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The healthcare industry is quickly becoming digitized, making data collection easier and more convenient for patients and doctors. Unfortunately, many of these amazing, time-saving solutions are not accessible to people with disabilities, particularly those who are blind or low vision.

Digital Paperwork for New Patients

Some medical offices are beginning to use kiosks or tablets to allow patients to sign in and complete required paperwork. This eliminates the hassle of reading messy handwriting and insurance hang-ups due to human error (ever had them get your birthday wrong? It’s a major pain!). However, it creates a privacy problem for blind or low vision patients when those systems are not accessible.

Under HIPAA, a patient’s health information is private and confidential. But if a blind individual needs to complete new patient paperwork and those documents are not accessible, they must divulge their private and confidential medical information to a third party to complete the forms.

Having accessible digital forms would allow a blind or low vision individual to independently fill out the form, giving them the same right to privacy as a sighted patient.

Electronic Health Records

It seems that just yesterday, if a patient wanted a medical record, they had to phone the doctor’s office, have a staff member pull out their manila folder, locate the correct sheet of paper, and make a photocopy or send a fax.

Technology moves quickly and it has made many aspects of healthcare—such as acquiring copies of medical records—much easier. In the age of Electronic Health Records, a patient needs only log into their account to view the relevant data.

Under the HIPAA Privacy Rule, patients have the right to view their health records within a reasonable amount of time after their appointment. This should include an accessible format that is readable by a screen reader like JAWS or NVDA.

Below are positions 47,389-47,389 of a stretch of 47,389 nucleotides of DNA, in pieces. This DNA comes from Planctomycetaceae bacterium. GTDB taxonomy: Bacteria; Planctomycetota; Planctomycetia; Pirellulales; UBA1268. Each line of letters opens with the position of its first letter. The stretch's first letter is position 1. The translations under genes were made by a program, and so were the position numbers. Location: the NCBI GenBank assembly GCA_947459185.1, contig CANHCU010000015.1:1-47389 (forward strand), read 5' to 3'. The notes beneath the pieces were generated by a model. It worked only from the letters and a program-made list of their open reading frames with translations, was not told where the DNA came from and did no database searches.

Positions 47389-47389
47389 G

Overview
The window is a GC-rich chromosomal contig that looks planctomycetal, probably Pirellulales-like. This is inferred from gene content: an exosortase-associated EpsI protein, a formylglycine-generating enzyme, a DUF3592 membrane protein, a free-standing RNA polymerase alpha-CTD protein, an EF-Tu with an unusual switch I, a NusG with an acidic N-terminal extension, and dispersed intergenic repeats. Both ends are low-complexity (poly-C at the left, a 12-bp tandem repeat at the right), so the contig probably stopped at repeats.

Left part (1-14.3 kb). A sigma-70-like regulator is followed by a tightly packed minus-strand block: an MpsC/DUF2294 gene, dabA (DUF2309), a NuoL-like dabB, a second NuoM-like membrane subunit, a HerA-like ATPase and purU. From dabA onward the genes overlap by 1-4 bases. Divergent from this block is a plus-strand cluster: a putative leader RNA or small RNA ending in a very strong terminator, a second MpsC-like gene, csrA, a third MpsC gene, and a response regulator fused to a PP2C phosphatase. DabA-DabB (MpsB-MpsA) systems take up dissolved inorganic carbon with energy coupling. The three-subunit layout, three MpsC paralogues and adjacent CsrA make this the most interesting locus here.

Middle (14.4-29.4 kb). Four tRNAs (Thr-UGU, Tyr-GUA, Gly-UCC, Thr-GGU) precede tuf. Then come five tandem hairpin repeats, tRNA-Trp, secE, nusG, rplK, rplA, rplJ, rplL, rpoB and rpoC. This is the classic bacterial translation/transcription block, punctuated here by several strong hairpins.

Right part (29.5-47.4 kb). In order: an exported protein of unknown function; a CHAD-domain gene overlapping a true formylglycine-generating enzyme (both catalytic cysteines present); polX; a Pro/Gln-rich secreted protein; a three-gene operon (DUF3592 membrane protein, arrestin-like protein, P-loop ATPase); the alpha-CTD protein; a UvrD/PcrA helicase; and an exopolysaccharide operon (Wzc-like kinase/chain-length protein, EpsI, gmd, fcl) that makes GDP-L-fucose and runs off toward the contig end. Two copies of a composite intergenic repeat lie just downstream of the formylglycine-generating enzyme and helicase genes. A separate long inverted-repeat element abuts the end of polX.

Online Health Portals

A survey done by the National Partnership revealed that online health portals have a positive impact on the health of their users and the trust between the patient and their health provider.

Patients who accessed an online health portal three or more times per year were shown to have greater trust that their health provider would protect their privacy (84% compared with 69% stating they trusted their provider “completely” or “a lot”).[i]

Accessible online portals would allow individuals with disabilities the same access to their health records, suggestions for improving their health, and other useful information. This would help to bridge the gap in the health care system and improve the overall health of people with disabilities. Given the challenges discussed in last week’s post, this would be a win-win situation!

Wearable Devices

The wearable devices market is brimming with options for every type of health monitoring you could want, such as steps, heart rate, blood pressure, or blood glucose. Sadly, many of the consumer-facing devices are not designed with accessibility in mind.

Accessibility problems include: